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Eta Cassiopeia: yellow / red main sequence dwarfs

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#1 Starobserver

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Posted 03 September 2009 - 01:19 PM

Sketch and observing report Eta Cassiopeia

Eta Cassiopeia is a strikingly colourful pair of stars. Eta's primary is bright yellow, while its dim companion looks deep orange with a hint of red. This attractive couple lies within an asterism that, using the right magnification, looks like a small dolphin (see my sketch for details). The dolphin asterism consists of 13 stars, oriented southwest northeast, with eta Cassiopeia situated at the tip of the tail fin. Eta Cassiopeia was allready easily split in the 22mm Nagler. After trying all possible magnifications, I liked the view of both the double and the asterism best using the 12mm Nagler T4, giving a magnification of 133x and a field of view of 37'.

For more details on this interesting couple of yellow and red main sequence dwarfs, its discovery, the place on the main sequence etc. please follow this link for the full report.

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#2 frank5817

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Posted 03 September 2009 - 08:11 PM

Math,

This is another beautiful pair. Always gets thoses Ooos and Ahas at star parties. What makes this so nice is your great sketch that captures the colors and beauty of the pair.EXCELLENT POST. :bow: :cool: :rainbow:

Frank :)

#3 Tommy5

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Posted 03 September 2009 - 09:12 PM

Very nice sketch of this colorful pair.

#4 kraterkid

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Posted 04 September 2009 - 11:13 AM

Superb Math! Lovely color in this unique pairing. :bow:

#5 desertstars

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Posted 04 September 2009 - 11:25 AM

A fine rendering of one of my favorite double stars!

#6 rolandlinda3

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Posted 04 September 2009 - 11:37 AM

Very nice...a clean sharp sketch.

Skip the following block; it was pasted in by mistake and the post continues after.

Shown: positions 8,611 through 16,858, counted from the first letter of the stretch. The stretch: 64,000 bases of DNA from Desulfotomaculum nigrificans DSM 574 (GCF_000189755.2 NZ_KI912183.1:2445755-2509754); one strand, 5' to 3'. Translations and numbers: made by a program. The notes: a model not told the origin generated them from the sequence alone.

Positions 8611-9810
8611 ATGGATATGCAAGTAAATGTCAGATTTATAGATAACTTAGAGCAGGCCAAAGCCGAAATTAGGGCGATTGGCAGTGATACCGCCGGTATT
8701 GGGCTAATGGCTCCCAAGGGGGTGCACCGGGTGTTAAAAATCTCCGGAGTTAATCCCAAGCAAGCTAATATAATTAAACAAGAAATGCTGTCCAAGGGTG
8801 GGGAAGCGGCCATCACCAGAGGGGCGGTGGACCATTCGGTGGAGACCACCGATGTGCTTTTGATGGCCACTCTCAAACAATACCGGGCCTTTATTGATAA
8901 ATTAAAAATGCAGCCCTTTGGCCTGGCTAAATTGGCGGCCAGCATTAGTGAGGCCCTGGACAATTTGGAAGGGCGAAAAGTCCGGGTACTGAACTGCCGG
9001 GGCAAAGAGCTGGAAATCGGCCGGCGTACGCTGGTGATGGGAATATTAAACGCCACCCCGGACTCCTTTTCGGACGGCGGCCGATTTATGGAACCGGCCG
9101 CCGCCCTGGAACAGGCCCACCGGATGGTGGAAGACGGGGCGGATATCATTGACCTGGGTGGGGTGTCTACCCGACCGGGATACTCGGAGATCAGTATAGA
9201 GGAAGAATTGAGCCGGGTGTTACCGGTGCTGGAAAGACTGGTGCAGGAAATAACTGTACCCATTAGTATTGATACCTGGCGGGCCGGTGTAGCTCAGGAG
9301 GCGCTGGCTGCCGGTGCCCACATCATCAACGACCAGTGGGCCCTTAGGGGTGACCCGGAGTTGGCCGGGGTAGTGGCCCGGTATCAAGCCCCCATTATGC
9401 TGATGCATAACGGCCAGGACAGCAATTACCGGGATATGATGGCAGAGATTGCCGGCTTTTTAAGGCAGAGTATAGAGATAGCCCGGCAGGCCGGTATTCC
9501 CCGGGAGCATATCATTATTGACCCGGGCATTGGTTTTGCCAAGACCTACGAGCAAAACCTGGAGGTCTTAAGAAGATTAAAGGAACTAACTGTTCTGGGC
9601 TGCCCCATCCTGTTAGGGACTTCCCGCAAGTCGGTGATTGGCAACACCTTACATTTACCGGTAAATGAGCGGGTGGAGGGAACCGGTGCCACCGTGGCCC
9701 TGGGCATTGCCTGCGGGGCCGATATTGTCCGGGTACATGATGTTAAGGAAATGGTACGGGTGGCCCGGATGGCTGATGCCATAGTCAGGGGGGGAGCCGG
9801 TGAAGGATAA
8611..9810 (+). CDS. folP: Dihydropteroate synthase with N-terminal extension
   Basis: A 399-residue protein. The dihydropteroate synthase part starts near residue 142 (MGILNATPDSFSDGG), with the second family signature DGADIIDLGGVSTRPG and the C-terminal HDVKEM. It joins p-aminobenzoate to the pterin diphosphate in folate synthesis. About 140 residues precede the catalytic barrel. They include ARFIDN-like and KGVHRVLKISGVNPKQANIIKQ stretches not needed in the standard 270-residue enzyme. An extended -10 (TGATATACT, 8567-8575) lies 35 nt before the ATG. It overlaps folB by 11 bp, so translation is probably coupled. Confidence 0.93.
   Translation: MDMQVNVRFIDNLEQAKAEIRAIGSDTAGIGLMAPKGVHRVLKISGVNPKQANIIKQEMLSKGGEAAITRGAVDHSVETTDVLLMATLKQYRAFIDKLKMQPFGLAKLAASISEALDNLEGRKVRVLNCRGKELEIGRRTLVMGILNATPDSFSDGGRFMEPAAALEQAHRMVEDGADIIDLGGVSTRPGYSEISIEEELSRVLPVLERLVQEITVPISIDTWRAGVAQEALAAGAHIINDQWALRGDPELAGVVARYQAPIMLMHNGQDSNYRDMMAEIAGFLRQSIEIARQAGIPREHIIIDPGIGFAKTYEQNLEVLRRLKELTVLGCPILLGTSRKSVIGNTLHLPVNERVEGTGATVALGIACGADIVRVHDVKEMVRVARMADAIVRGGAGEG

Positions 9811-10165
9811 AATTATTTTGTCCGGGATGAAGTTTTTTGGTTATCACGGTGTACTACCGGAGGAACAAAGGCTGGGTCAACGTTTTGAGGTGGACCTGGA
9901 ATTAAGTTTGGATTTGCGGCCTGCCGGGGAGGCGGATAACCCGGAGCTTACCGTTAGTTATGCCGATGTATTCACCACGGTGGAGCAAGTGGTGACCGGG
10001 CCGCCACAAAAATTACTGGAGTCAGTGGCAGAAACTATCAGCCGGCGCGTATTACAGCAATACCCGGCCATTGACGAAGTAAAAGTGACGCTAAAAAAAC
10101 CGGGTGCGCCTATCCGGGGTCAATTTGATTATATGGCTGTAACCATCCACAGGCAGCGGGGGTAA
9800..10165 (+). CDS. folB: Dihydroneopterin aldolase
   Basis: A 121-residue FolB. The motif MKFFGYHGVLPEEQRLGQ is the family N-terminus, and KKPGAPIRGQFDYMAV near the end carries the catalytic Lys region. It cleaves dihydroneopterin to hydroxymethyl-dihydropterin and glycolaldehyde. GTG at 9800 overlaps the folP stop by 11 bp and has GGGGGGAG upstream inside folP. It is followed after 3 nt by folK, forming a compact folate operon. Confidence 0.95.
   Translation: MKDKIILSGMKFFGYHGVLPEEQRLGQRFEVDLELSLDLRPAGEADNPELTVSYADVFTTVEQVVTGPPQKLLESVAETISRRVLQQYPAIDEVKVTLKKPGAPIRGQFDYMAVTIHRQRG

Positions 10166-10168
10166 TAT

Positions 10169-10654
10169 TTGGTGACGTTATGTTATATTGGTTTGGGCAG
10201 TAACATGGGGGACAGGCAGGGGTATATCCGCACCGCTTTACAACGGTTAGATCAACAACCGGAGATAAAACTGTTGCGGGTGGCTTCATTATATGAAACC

#7 Jef De Wit

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Posted 04 September 2009 - 01:07 PM

Math, keep on posting your beautiful sketches. I like them a lot.

#8 CarlosEH

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Posted 04 September 2009 - 02:08 PM

Math,

An excellent and beautiful observation of Eta Cassiopeia. Thank you for sharing it with us all.

Carlos

#9 Edwin Quiroga

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Posted 06 September 2009 - 12:32 PM

It´s a coincidence that I discovered this pair panning Cassiopeia one week ago with my Pan 35. I could discern a strange form at 17x in this star. When I put my XW10 (60x) I got its real double star nature, with a second component very faint with respect the brighter.

Really nice sketch, Math!

How do you achieve the glossy effect around the brighter stars?

#10 Starobserver

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Posted 06 September 2009 - 01:48 PM

Hi Edwin,

I scan my sketches into Photoshop. On separate layers I add the color and the glow of the brighter stars. I get the glow with a brush two or three times as large as the star. The mode I use is the screen mode with the opacity set to 5% and the flow set to 10%. Of course you have to select the right color first.

Clear skies

Math

#11 Edwin Quiroga

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Posted 06 September 2009 - 02:08 PM

A nice job indeed! :waytogo:






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